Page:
Posted January 3, 2007 10:00 am by with 4 comments

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Reuters has details of a new report from Deloitte that looks at media trends for 2007. Part of the report focuses on how successful mainstream media will be at integrating user-generated content. The biggest problem appears to be how they’ll make money from user  content.

Howard Davies, a director of media strategy at Deloitte explains why it’s tough to make money from social media.

“There’s something about the social user … community that is absolutely not professional and so the community doesn’t want it to be commercialised,” he said about advertising around Web sites dedicated to the content.

That certainly seems to be the case with many popular social media destinations. If you look at those that are highly successful – Digg, YouTube etc – they’ve managed to grow their user-base by not ramming ads down their throats. It’s a good approach for a young company, looking to build its audience – sacrifice profits for users and hope that Google acquires your company before you run out of cash. Unfortunately, at some point, those networks do need to figure out how to make an income. If they’re lucky, they will have sold out before that time, leaving the problem for their new owner to tackle. If they don’t grab their sugar-daddy in time, they’re forced to start monetizing their content in order to survive, which usually starts alienating users.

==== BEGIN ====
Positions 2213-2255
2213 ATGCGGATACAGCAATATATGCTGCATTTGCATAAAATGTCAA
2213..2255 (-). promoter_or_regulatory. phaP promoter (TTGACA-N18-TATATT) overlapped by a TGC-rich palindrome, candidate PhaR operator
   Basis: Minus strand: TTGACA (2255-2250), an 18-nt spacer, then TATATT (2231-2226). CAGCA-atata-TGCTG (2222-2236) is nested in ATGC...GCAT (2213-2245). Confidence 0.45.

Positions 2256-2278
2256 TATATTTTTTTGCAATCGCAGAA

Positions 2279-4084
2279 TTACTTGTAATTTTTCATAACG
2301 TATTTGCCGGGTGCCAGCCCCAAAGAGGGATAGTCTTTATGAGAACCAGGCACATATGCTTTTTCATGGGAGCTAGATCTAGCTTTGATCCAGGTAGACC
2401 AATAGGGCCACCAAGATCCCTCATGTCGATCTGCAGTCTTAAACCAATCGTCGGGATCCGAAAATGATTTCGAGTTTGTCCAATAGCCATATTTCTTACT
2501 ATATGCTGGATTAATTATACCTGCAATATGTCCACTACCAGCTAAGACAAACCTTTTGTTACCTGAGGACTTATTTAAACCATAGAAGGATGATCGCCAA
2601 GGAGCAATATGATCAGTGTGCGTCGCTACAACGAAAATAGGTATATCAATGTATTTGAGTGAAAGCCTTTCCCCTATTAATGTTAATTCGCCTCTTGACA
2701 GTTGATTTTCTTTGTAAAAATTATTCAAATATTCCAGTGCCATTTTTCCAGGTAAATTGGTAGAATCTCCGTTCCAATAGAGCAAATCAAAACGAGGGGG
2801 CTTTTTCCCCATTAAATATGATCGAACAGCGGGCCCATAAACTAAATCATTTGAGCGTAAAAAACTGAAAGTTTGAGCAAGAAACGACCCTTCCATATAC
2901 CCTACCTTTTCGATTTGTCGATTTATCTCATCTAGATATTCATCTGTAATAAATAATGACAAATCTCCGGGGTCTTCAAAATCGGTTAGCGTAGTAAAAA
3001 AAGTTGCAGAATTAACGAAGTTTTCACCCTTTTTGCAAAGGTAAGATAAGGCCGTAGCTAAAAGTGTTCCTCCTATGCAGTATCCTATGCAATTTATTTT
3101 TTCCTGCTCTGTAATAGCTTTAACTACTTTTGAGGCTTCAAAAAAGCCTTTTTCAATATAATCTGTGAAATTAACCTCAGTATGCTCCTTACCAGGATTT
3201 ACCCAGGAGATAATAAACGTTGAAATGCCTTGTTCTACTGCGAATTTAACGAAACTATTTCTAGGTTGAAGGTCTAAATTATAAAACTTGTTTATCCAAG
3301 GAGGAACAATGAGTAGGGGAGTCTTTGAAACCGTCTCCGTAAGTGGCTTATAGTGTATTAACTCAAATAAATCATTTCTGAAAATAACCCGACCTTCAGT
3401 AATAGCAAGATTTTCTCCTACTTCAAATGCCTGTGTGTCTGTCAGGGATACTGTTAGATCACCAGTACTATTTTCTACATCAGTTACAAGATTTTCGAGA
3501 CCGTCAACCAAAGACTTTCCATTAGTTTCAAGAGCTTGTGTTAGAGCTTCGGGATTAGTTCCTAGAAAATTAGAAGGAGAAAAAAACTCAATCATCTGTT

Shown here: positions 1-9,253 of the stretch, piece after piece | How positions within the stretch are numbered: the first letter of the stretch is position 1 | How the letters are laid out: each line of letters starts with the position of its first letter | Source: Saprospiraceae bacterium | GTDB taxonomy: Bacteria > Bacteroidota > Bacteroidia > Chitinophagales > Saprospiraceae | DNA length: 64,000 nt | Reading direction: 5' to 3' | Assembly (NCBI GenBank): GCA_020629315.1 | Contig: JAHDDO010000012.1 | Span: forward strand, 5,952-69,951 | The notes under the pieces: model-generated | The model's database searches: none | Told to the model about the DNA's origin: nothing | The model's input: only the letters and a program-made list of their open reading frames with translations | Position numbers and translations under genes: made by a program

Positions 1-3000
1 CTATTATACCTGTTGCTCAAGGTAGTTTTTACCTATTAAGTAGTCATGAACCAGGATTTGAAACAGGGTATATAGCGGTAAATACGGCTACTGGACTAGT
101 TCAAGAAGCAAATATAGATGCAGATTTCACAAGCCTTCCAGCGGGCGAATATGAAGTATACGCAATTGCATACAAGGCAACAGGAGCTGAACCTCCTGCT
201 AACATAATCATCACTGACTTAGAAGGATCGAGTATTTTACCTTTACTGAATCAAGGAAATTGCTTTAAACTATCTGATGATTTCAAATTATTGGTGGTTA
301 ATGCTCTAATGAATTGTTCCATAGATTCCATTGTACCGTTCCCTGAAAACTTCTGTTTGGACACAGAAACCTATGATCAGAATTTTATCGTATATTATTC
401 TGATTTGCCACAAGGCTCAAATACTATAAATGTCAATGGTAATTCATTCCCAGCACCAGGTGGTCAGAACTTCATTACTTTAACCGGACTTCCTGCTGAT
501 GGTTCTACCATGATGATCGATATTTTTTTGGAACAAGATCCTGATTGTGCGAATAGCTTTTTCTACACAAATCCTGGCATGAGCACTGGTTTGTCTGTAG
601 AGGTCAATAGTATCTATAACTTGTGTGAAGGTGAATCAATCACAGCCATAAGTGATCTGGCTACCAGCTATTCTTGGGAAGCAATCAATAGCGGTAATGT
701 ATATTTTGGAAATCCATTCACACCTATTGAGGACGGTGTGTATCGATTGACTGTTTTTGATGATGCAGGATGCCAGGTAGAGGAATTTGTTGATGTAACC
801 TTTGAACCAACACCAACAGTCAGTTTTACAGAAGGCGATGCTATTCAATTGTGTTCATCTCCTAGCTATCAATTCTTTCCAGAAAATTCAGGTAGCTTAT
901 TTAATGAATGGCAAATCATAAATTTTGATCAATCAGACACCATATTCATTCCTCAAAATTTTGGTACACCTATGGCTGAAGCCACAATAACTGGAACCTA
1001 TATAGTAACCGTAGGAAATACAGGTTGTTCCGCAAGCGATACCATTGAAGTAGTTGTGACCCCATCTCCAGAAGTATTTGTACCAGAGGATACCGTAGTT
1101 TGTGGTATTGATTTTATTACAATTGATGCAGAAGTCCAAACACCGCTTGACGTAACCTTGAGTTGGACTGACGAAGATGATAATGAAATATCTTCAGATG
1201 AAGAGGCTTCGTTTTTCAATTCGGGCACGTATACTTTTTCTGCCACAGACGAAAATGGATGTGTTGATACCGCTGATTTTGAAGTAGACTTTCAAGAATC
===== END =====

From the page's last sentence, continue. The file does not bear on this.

What do you think? Any social media sites out there that have successfully managed to monetize their content without sacfricing user-growth?

  • Dave

    Andy – Reuters doesn’t seem to have the details. Any more info on this report?

  • I’ll see if I can find it.

  • I’m thinking Facebook has figured out how to make money, but I don’t know that for sure. Another one that comes to mind is Jobster, who sells job searching tools to employers instead of charging job searchers.

  • I would agree that Facebook pulled it off, although I don’t know how much money they are able to bring in from their ads. They definitely are cheap, targeted, and do not interfere with the content or user experience in my mind, so I give them a thumbs up over most of the others.